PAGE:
Optimal sampling frequency and timing of threatened tropical bird populations: A modeling approachEcological Modelling (2015)
Conservation of threatened or endangered species relies critically on accurate population counts over time. In practice, many population censuses are conducted by non-governmental organizations or volunteer citizen scientists who are constrained by fiscal and temporal resources. Less than optimal sampling regimens (characterized by infrequent and/or irregular schedules) for conducting population censuses can result in woefully misleading population estimates – and thus have dire consequences for management and conservation. We illustrate this using an East African case study in which 14 years of bird data was collected in the Arabuko-Sokoke Forest in coastal Kenya. We first estimate life history parameters in a discrete matrix model. Desiring a data collection protocol which would lessen observation error and lend to a deeper understanding of population projections and dynamics of a threatened species, we carry out mathematical and statistical modeling efforts with an adaptation of a Leslie model for simulated population estimates stemming from different population sampling schemes. We illustrate how resource managers might take a strategic approach, using simple quantitative models, to develop an optimal sampling scheme that considers important species traits, such as breeding season, and balances the tradeoff between resources and accuracy.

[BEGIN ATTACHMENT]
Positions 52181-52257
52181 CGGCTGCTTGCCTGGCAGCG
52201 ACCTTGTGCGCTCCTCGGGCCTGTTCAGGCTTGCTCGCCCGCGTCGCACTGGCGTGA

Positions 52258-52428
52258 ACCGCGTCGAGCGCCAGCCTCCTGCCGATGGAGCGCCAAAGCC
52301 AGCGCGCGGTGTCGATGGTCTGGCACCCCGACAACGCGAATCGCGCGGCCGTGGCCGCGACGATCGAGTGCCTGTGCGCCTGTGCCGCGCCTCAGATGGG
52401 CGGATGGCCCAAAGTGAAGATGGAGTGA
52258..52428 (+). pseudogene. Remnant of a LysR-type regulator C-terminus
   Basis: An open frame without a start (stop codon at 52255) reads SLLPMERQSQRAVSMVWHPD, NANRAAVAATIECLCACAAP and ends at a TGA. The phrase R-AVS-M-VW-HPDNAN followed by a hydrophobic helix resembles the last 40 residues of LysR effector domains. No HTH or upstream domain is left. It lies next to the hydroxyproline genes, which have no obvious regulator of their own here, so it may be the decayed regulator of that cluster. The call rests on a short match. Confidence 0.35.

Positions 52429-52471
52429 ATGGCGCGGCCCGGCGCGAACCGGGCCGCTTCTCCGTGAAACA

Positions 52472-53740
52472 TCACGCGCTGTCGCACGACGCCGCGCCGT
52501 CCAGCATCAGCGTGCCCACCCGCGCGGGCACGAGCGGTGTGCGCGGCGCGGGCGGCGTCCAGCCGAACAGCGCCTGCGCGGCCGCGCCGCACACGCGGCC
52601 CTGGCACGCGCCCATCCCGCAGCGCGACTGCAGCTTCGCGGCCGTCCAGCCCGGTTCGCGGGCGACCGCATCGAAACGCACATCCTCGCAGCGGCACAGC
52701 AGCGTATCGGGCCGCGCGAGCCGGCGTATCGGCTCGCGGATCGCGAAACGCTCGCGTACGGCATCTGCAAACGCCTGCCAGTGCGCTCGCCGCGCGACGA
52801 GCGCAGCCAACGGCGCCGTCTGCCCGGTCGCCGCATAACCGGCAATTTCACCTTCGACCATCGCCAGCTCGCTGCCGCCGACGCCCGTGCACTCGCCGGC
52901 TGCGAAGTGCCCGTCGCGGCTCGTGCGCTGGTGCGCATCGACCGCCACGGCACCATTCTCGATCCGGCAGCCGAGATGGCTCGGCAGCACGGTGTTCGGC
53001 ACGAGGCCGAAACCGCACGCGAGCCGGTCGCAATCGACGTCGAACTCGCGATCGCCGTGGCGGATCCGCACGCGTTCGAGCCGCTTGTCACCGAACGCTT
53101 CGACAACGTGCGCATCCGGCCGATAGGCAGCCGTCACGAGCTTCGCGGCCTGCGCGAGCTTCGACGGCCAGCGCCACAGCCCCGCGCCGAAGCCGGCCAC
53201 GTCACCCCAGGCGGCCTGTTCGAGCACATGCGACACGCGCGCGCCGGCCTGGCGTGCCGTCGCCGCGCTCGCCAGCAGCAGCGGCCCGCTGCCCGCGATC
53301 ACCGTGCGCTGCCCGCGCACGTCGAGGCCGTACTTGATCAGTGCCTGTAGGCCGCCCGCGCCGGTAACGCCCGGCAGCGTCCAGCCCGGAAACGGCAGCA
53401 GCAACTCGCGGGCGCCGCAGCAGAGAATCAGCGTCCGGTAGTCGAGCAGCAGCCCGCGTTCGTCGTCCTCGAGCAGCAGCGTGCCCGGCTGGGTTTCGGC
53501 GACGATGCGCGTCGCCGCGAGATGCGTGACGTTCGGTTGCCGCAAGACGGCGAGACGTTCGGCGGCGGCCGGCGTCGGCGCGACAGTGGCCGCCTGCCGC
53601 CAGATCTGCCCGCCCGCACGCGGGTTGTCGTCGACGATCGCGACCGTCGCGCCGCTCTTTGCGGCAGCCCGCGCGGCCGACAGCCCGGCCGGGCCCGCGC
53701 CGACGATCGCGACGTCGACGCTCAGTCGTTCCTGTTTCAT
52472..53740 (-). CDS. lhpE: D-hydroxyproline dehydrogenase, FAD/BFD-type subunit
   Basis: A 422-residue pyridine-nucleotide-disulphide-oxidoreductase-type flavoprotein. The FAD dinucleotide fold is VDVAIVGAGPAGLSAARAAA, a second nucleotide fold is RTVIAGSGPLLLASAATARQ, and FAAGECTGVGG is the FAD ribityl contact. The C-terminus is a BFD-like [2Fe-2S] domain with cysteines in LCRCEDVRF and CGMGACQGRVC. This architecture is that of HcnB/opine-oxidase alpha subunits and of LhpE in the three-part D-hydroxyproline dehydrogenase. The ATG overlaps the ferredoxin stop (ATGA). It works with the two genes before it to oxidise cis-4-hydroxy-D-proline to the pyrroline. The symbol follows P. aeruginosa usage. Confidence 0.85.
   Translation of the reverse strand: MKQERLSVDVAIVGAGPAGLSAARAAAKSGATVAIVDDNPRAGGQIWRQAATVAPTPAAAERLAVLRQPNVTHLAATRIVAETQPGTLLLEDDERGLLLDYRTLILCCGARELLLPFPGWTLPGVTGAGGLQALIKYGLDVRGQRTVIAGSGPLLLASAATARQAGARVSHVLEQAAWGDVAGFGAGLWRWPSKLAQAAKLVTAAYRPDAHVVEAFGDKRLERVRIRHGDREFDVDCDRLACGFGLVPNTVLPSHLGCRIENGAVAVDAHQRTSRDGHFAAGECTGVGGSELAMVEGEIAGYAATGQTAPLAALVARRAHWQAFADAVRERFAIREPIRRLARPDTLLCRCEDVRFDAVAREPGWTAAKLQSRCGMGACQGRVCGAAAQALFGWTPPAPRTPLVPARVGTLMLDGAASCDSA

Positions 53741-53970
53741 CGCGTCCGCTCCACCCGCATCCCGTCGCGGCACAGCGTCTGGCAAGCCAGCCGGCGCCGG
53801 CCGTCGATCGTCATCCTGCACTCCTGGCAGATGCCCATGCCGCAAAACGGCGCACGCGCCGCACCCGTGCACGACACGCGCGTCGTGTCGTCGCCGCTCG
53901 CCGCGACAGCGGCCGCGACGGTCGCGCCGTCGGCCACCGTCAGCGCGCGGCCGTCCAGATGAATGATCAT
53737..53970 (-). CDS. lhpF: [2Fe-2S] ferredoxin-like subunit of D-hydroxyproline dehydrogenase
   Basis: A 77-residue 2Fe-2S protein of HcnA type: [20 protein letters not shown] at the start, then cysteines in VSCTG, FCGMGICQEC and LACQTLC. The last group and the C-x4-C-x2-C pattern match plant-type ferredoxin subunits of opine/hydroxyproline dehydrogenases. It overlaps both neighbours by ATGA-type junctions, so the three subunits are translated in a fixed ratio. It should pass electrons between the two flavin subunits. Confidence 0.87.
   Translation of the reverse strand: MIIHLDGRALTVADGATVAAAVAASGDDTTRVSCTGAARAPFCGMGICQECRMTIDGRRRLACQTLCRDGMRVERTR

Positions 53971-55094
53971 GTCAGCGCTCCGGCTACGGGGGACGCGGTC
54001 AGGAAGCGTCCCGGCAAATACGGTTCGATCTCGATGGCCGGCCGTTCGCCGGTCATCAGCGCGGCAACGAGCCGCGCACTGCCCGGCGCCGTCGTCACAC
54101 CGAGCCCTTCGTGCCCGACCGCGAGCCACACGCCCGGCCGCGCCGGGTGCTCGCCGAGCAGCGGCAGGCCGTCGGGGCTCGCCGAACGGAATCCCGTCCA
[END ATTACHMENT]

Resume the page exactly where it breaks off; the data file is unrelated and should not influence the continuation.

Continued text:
- Arabuko-Sokoke Forest; Inverse problem; Kenya; Least squares optimization; Leslie matrix; Sheppardia gunningi
Publication DateSpring 2015
Citation InformationJohn E. Banks, H.T. Banks, Kristen Rinnovatore and Colin Jackson. "Optimal sampling frequency and timing of threatened tropical bird populations: A modeling approach" Ecological Modelling Vol. 303 (2015) p. 70 - 77
Available at: http://works.bepress.com/john_banks/61/